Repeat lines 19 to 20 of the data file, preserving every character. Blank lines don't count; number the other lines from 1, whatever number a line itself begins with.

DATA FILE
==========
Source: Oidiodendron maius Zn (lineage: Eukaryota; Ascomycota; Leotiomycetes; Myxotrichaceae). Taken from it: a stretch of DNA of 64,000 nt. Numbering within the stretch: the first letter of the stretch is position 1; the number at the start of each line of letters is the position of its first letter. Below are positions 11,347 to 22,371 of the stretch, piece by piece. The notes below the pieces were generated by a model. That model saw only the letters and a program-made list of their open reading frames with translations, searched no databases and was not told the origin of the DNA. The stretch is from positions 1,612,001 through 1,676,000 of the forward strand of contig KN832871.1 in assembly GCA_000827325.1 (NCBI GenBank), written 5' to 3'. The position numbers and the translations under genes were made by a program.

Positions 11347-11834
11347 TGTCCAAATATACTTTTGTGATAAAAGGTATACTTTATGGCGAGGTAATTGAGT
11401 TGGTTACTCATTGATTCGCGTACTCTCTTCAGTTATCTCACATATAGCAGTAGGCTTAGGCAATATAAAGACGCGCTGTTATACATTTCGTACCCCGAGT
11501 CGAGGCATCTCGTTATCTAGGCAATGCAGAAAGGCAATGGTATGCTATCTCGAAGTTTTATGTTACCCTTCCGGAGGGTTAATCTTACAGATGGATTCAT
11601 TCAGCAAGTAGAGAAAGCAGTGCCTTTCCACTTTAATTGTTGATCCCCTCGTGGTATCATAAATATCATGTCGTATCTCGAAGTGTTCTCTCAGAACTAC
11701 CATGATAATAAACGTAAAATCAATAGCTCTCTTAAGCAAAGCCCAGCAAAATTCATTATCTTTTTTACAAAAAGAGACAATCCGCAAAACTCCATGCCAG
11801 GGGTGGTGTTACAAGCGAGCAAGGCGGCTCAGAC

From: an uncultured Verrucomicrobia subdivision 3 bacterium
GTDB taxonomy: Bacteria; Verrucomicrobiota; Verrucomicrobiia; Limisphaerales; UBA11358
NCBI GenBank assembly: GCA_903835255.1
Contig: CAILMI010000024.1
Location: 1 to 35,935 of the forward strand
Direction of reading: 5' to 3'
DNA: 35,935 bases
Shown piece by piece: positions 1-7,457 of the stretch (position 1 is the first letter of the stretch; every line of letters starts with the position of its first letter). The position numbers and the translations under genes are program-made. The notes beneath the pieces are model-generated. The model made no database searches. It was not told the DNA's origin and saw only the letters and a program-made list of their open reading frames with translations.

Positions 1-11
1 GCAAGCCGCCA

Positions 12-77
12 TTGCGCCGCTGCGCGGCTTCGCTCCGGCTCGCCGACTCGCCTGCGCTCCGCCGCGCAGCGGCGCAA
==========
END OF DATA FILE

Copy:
Positions 12-77
12 TTGCGCCGCTGCGCGGCTTCGCTCCGGCTCGCCGACTCGCCTGCGCTCCGCCGCGCAGCGGCGCAA